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Civil servants, over -whom a cloud was hanging in the report of the Royal Commission on the Civil Service, are likely to have the evil day put off for a time. It is said that the Commission having in March last sent Home to the Imperial Government for information as to the Civil Service in the old country, they will be unable to submit their report until they receive a reply, and meanwhile, there is a probability that the question of re-or-ganisation will be postponed, and only such officers dispensed with as can palpably be done without, but in this direction, with other retrenchments, Government will be able to effect a reduction of over £IOO,OOO.

We do not know if the Timaru breakwater is in any danger of demolition from the report on the Timaru Harbor Works by Mr. Blackett, Colonial Marine Engineer, laid before Parliament, but wc should say Mr. Blackett himself will be in great danger should he ever again dare to

cross the boundaries of Timaru. This is how, in his report above mentioned, he dares discourse about the darling of the Timaruvian heart:—“My recommendation, therefore, is this, to stop the building of the breakwater at once, and afterwards to remove and break it up. so as to lesson the prejudicial effect on the beach adjoining the lands and railway on the north. The damage to the Main Southern line through the diversion of the sea by the breakwater is stated to be very extensive, and certain to increase enormously in a progressive ratio. This is an unsatisfactory result of the heavy expenditure already incurred, but both Mr. Carruthers and Sir John Goode gave distinct warning of the danger.” Mr. Blackett’s reason for thus advising is his belief that the breakwater is causing incalcu’able damage t; the railway line, which must in the end require the expenditure of thousands if not hundreds of thousands of pounds.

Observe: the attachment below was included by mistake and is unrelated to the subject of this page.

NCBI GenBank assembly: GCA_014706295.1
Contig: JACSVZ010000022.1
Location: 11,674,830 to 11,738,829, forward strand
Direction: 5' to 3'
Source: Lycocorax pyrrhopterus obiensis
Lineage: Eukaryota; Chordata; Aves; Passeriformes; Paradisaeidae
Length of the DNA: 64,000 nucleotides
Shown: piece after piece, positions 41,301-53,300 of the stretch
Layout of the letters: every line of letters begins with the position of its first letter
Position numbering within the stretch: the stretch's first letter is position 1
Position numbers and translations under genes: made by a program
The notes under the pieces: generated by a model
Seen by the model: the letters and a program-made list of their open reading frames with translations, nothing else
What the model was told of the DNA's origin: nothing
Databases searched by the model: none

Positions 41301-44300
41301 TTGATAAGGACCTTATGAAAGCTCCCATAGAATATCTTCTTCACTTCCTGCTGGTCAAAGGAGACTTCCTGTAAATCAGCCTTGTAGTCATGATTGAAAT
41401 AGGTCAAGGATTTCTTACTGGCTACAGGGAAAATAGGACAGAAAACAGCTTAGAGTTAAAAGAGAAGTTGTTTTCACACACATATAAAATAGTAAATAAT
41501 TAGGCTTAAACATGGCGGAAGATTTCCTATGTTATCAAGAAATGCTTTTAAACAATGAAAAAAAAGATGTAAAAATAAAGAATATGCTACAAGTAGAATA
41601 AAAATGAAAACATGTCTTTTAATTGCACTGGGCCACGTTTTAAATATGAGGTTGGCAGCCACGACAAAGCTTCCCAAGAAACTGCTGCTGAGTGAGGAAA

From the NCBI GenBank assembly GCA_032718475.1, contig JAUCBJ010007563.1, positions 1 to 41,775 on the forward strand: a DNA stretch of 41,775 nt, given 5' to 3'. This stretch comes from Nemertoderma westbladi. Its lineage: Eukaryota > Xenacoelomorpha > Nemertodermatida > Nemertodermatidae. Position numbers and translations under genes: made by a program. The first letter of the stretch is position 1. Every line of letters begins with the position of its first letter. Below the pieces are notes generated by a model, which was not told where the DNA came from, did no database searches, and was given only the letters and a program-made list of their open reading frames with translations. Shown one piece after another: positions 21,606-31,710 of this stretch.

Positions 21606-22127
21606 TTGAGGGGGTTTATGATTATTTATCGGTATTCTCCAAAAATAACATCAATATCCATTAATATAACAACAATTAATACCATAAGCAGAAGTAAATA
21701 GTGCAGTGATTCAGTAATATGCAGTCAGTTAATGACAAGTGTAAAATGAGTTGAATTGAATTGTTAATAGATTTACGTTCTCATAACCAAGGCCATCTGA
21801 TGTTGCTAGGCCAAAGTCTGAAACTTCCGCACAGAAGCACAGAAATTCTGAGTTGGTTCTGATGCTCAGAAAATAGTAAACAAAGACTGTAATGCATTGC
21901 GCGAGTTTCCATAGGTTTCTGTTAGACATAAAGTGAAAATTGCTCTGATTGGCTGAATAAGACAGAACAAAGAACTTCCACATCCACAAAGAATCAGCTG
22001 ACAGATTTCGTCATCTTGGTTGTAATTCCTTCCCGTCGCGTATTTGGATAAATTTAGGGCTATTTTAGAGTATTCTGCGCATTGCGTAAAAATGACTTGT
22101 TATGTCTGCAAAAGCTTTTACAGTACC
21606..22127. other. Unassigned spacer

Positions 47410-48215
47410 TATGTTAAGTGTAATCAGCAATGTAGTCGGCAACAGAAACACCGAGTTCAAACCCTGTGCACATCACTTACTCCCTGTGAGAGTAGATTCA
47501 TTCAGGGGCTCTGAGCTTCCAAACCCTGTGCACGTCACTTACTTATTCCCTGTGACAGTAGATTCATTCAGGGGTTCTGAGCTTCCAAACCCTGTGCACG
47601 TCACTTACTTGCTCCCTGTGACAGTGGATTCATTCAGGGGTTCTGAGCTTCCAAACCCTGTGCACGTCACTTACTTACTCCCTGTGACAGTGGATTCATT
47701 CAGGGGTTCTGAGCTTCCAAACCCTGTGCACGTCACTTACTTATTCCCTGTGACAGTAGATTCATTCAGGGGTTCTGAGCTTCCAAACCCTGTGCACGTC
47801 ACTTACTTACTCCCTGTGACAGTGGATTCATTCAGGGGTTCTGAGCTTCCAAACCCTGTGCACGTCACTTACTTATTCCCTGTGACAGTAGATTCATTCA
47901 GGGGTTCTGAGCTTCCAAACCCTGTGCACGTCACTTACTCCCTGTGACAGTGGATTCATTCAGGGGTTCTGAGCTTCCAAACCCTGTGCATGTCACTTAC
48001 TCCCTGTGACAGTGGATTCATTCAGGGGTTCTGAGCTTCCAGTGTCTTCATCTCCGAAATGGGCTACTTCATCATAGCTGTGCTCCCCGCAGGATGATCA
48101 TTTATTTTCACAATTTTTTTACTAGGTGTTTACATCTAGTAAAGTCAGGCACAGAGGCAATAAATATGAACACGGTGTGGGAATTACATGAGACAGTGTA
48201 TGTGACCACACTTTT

Amongst the intended legislation of the session just commenced is a measure to facilitate the transmission of telegraphic messages to the press in the event of a temporary interruption. The present regulation is that all messages must be forwarded according to the order in which they are received, whether they can bo delivered or not at their destination immediately after their receipt at the office to which they have been sent. By this rule, ivlieu the telegraph line is blocked late in the evening, private messages that by no possibility can reach the person they are intended for till after the resumption of business next morning are sent on to the office they are intended for, where they must lie till the messenger resumes duty at nine o’clock. While these messages occupy the wires, simply because of their priority in sending in, press messages, that can be delivered where they are addressed, are kept back until the line is clear, and are consequently too late to be of any use to the newspapers. Should the new Bill pass this state of things will be altered, the private messages that would not and could not be delivered until the following morning will be delayed, and the press messages forwarded as long as there is a chance of their delivery, which is up till onea.m. Press messages will, under the new Bill, obtain precedence after a stoppage, but care will be taken that the private telegrams will not suffer delay in actual delivery. This new arrangement will be a decided improvement, inasmuch as the general public will not be inconvenienced, while the press will enjoy a benefit in the removal of what has always been an annoyance and a grievance.